Lebanon: the last conservative regime in the region?

Several Lebanese politicians and commentators have proudly presented the Arab revolutionary movements as an extension of the March 2005 uprising in Beirut. They are quite wrong.

What is happening in the Arab world is extraordinary and unprecedented. The revolutionary wave that has toppled two regimes thus far, and destabilized the status quo of others, is enjoying widespread currency among the Arab population, young and elderly alike. While Arab politics was often framed by a “what’s next” approach with reference to the atrocities of wars (Iraq, Palestine…), violation of human rights, and division of states (like the Sudan), today the question has dramatically changed to “who’s next?”. The candidates are numerous. Is Lebanon one of them?

In light of recent events in the Arab world, several Lebanese politicians and commentators have proudly presented the Arab revolutionary movements as an extension of the March 2005 uprising in Beirut following the dramatic assassination of former Prime Minister Rafic Hariri on February 14 2005, known as the Independence Uprising - Intifadat Al Istiqlal. They believe that the “Beirut spring” of 2005 has inspired Arab young people to revolt against oppression and take over the streets in order to claim back their stolen freedom. But the “05 intifada” in Lebanon, for multiple reasons, is far from being even an embryonic revolution. It is actually contrary to what a revolution should look like.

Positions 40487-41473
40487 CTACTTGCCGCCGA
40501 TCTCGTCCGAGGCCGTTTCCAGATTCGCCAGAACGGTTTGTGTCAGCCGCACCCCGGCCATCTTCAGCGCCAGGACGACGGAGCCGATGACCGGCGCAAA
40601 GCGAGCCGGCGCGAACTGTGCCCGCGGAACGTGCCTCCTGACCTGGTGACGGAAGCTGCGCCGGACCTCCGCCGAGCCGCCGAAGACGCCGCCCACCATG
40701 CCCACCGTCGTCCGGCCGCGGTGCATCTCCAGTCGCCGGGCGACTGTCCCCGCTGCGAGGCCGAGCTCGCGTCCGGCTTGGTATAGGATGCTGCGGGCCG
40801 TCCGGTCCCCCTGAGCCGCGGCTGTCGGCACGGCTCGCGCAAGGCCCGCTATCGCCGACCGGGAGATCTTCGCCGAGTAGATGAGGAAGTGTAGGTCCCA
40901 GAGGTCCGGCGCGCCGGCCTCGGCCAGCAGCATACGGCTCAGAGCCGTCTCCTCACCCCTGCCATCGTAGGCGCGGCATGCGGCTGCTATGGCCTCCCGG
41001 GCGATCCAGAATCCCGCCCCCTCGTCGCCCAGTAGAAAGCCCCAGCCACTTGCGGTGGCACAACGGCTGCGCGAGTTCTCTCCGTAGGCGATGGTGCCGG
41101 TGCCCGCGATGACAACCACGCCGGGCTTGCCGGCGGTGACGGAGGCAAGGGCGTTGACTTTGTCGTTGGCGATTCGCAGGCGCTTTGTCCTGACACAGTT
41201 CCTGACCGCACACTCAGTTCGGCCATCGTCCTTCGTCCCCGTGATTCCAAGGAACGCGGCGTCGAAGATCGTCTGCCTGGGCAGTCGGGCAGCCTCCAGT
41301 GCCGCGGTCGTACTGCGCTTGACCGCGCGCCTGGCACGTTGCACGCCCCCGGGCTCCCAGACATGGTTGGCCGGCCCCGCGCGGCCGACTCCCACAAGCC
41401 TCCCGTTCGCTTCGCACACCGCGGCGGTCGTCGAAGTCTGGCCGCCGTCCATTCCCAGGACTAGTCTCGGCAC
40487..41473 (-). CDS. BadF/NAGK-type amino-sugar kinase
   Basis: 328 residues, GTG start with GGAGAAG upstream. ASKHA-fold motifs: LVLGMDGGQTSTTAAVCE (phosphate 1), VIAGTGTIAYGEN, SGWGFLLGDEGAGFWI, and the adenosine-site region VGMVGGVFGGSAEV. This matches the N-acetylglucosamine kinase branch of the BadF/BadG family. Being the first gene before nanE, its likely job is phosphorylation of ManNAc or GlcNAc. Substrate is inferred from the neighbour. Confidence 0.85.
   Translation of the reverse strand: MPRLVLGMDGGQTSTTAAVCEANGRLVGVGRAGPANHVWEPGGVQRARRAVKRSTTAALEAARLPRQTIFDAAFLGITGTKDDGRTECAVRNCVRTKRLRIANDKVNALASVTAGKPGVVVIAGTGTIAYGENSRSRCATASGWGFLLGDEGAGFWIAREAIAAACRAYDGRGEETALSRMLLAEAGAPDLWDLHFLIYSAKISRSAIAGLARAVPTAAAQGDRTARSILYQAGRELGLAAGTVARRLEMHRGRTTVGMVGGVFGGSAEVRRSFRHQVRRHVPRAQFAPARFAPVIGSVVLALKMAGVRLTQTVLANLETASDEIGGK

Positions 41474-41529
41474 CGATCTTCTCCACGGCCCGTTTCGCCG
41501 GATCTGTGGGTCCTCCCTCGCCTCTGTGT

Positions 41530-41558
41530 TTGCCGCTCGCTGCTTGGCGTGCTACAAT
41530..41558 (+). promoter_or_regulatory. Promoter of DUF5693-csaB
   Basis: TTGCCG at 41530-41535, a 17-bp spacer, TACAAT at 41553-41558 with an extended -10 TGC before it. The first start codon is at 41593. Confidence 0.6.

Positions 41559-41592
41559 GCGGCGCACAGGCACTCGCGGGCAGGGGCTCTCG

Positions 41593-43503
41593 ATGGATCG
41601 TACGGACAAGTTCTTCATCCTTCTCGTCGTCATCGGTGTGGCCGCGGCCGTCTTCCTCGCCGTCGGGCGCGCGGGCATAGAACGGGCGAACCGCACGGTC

First, the uprising in Beirut was appropriately called from the outset ‘Intifadat al Istiqlal’ or the ‘Independence Uprising’. The word ‘revolution’ was only used when the American administration confidently praised the Lebanese and supported their “Cedar Revolution” (in a press conference on February 28 by US Undersecretary of State Paula Dobriansky). By contrast with the lack of influence the west appears to have over the revolutions unfolding in the Arab world, there was direct US interest in and support for the ‘Cedar Revolution’. In Lebanon, no calls were made to change the regime or to propose a reform project. The events in Lebanon were primarily driven by opposition to the Syrian presence in Lebanon and called for the truth behind the assassination of Prime Minister Rafic Hariri. The overarching objective of the mobilization was the withdrawal of the Syrian troops in Lebanon deployed since 1975-76.